Published: Sun, January 14, 2018
Health | By Jay Jacobs

Hospital bosses warn of long waits at Lincolnshire A&E departments

Hospital bosses warn of long waits at Lincolnshire A&E departments

Milton Keynes University Hospital say they are under "extreme and sustained pressure" due to very high numbers of patients seeking emergency medical care. It will see up to 50,000 routine operations axed.

The NHS's most senior nurse also urged patients not to make unnecessary trips to A&E departments, saying many complaints could instead be dealt with by local pharmacists.

Some operations and procedures have been cancelled or postponed at two of West Sussex's biggest hospitals. Hospitals will begin using non-emergency vehicles to mitigate the limitations imposed by insufficient ambulances.

Dr Fawcett went on Twitter to apologize after the NHS had a Tuesday from hell. If you have concerns, particularly with relation to children or the elderly, or those with long-term conditions please consult your GP or NHS111 before coming to A&E.

"I personally apologize to the people of Stoke for the Third World conditions of the department due to overcrowding", he said.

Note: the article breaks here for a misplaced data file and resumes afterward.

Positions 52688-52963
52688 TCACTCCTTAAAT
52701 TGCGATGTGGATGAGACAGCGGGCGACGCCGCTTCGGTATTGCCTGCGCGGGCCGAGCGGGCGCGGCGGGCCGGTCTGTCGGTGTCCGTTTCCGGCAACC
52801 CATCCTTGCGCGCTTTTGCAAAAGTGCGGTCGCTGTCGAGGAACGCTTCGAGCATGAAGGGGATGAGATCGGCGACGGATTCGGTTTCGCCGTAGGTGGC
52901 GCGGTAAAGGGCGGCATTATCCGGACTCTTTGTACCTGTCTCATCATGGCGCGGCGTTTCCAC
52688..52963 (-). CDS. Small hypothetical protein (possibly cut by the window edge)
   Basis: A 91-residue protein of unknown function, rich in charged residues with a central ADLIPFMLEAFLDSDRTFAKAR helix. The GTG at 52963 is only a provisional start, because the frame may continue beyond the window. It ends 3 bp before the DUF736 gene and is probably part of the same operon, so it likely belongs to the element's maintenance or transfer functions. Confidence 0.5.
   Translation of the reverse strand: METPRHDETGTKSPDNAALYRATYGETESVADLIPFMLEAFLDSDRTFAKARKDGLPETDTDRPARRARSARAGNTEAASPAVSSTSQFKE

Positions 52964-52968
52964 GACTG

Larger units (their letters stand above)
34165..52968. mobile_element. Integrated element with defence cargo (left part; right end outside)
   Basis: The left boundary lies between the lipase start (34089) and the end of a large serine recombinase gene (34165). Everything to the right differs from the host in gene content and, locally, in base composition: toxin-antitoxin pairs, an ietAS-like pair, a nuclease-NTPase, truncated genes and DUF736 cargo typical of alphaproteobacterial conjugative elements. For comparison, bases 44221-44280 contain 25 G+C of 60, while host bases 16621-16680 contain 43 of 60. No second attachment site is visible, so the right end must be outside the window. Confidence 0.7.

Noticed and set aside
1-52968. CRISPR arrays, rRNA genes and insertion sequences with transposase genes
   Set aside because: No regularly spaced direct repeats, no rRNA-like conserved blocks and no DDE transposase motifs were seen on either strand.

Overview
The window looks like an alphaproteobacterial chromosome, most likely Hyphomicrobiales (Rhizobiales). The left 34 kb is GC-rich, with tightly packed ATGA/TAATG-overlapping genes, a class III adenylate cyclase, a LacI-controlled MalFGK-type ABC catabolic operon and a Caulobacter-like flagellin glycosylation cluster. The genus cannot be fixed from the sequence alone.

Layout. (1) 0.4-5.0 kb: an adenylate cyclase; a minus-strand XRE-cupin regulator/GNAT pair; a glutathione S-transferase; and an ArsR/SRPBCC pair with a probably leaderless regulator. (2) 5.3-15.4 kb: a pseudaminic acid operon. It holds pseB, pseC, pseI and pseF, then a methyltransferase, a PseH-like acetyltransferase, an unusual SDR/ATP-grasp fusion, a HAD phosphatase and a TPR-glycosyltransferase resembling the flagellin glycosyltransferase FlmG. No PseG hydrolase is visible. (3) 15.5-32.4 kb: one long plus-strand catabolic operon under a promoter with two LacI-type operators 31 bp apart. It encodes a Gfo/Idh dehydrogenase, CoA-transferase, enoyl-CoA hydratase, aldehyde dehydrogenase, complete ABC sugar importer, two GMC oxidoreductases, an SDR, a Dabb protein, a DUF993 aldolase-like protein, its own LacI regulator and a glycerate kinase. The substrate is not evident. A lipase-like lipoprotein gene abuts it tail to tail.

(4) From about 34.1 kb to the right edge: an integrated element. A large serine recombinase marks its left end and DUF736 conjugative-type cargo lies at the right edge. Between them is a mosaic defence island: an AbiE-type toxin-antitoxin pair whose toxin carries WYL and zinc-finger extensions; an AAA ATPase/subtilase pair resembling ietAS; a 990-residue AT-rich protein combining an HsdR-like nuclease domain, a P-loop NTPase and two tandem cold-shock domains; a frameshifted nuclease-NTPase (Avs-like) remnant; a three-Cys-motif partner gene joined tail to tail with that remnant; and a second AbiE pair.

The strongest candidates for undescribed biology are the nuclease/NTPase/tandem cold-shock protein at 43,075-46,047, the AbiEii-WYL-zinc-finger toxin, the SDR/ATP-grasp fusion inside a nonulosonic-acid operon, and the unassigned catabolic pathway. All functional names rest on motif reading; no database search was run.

In the week ending December 24, 83.3% of patients were seen and either admitted, transferred or discharged within four hours, against a target of 95%. "And there's more flu around than usual", said Prof Chris Moulton, the vice-president of the Royal College of Emergency Medicine (RCEM), which represents A&E doctors.

It is too early to judge how bad this year's pressures are compared with previous years.

It comes after warnings that every A&E in the country is struggling to meet demand.

Health Secretary Jeremy Hunt has apologised to those affected.

But he said the move was needed given the pressure hospitals were under.

Simon Evans, director of operations at ULHT, said: "As part of our winter plan we schedule fewer non-urgent and non-cancer operations so we are able to prioritise emergency patients".

'Although if you are someone whose operation has been delayed I don't belittle that for one moment and indeed I apologise to everyone who that has happened to'.

The president of the Royal College of Emergency Medicine, Taj Hassan, said: "In increasing numbers of departments, conditions are just terrible and staff are stretched to the limit just trying to deliver safe care".

Meanwhile the public has helped by largely listening to appeals around making the appropriate choices if they feel unwell this winter, and by taking note of patient visiting rules.

She told BBC Radio 4's Today programme: "Well certainly what we have is a system that's running at absolutely full stretch across both health and social care and despite all the planning that we've heard about...."

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